Several groups have come together to petition FDA to remove or restrict its approvals of bisphenol A (BPA) in adhesives and coatings, and to establish stringent limits on its use in food packaging.
“Given this new data points to the significant health risks associated with BPA, it is critical that the FDA set a maximum limit of BPA in food that is safe for consumers,” said Michael Hansen, senior scientist at Consumer Reports in a press release. “The constant exposure consumers have to BPA in food could pose an unacceptable danger and increases the likelihood of harmful outcomes, such as limiting brain development in children and negatively impacting reproductive health, so it is essential those levels be reduced to an acceptable level.”
BPA is found in many plastics used in food containers, pitchers, tableware and storage containers. Studies have shown that small amounts of BPA can migrate from food packaging and containers into foods and beverages. In addition, the European Food Safety Authority recently released findings that the harmful effects of BPA exposure can occur at levels 100,000 lower than previously thought—and potentially 5000 times lower than what FDA states most Americans are exposed to, according to a release from the Environmental Defense Fund, one of the groups that filed the petition. Other petitioners include Breast Cancer Prevention Partners, Clean Water Action/Clean Water Fund, Consumer Reports, Endocrine Society, Environmental Working Group, Healthy Babies Bright Futures, Dr. Maricel Maffini, and Dr. Linda Birnbaum, former director of the National Institute of Environmental Health Sciences and National Toxicology Program.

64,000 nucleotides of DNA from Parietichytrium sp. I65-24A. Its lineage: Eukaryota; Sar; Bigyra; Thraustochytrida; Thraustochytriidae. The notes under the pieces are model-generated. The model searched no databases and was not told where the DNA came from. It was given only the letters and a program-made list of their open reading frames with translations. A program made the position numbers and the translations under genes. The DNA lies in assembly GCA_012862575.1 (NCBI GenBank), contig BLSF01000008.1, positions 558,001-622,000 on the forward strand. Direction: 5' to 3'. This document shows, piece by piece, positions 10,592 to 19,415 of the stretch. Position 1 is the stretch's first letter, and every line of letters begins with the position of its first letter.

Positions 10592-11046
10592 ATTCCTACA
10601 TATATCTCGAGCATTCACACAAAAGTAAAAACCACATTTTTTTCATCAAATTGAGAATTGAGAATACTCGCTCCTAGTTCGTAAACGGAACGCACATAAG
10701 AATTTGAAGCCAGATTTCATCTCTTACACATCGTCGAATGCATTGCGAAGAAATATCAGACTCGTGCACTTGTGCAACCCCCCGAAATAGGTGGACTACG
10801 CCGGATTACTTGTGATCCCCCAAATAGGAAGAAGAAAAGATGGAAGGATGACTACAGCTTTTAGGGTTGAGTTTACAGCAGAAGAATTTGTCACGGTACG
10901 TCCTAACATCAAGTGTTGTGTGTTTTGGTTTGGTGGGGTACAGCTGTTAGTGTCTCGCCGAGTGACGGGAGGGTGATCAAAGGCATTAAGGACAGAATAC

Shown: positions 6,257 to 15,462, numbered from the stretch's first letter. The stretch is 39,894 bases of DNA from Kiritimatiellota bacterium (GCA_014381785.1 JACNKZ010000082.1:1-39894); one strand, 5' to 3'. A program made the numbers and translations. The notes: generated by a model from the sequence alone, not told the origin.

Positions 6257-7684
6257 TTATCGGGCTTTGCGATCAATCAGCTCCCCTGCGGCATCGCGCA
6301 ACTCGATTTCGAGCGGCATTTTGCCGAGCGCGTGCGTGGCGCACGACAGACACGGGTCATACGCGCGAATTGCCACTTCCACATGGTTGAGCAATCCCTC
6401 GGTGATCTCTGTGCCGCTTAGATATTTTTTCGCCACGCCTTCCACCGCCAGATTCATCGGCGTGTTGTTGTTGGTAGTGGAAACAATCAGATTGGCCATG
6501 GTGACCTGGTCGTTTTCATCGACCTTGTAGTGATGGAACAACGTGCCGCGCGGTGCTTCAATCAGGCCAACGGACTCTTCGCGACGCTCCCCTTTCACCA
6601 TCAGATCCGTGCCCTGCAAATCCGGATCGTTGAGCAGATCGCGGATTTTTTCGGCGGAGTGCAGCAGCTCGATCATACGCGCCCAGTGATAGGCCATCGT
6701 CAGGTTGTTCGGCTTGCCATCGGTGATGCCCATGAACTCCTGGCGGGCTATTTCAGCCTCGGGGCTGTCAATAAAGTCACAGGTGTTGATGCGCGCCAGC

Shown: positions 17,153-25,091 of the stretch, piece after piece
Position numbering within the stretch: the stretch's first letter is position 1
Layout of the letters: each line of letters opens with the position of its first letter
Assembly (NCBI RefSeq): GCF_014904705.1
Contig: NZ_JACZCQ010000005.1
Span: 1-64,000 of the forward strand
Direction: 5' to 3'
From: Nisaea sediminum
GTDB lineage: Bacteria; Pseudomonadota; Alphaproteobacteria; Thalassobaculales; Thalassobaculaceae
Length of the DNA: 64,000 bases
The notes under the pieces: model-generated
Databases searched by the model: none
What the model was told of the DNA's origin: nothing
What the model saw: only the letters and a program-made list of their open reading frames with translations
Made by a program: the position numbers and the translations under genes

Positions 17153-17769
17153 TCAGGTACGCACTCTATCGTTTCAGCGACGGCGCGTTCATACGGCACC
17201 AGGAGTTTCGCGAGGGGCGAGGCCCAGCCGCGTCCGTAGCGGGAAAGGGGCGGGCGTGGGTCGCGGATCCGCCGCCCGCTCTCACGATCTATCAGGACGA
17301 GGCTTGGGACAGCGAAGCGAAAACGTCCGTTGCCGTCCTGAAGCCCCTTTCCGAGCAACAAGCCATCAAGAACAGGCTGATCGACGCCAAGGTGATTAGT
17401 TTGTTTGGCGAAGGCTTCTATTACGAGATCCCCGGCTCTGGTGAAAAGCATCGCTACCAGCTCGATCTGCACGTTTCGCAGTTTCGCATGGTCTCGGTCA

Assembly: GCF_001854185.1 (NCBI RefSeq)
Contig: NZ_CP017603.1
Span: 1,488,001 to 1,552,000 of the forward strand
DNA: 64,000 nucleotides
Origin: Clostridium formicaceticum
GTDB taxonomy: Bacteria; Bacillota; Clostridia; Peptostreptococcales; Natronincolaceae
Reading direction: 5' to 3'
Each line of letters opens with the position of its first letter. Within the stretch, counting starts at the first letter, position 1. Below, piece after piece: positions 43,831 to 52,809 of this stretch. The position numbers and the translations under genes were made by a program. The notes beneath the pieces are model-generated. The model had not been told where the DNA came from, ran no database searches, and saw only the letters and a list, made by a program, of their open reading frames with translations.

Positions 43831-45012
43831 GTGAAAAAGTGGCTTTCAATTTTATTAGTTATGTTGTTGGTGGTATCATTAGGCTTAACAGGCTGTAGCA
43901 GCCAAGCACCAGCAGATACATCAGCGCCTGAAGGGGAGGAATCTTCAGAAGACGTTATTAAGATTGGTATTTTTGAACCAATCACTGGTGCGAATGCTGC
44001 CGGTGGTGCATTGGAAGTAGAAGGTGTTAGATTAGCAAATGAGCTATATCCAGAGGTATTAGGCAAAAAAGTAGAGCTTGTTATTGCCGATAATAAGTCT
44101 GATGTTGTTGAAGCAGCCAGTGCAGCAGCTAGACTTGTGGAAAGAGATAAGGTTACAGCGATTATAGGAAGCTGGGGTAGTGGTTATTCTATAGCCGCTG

“FDA has an obligation to protect us from toxic chemicals that can come in contact with our food,” said Maffini, scientist and coauthor of the petition. “These new findings should be a wakeup call to the FDA and all of us that our health is in jeopardy unless we take swift action to limit the amount of BPA that can come into contact with our food.”
FDA’s content related to use of BPA in food contact applications was last updated in June 2018. The agency has not yet released a response to the petition.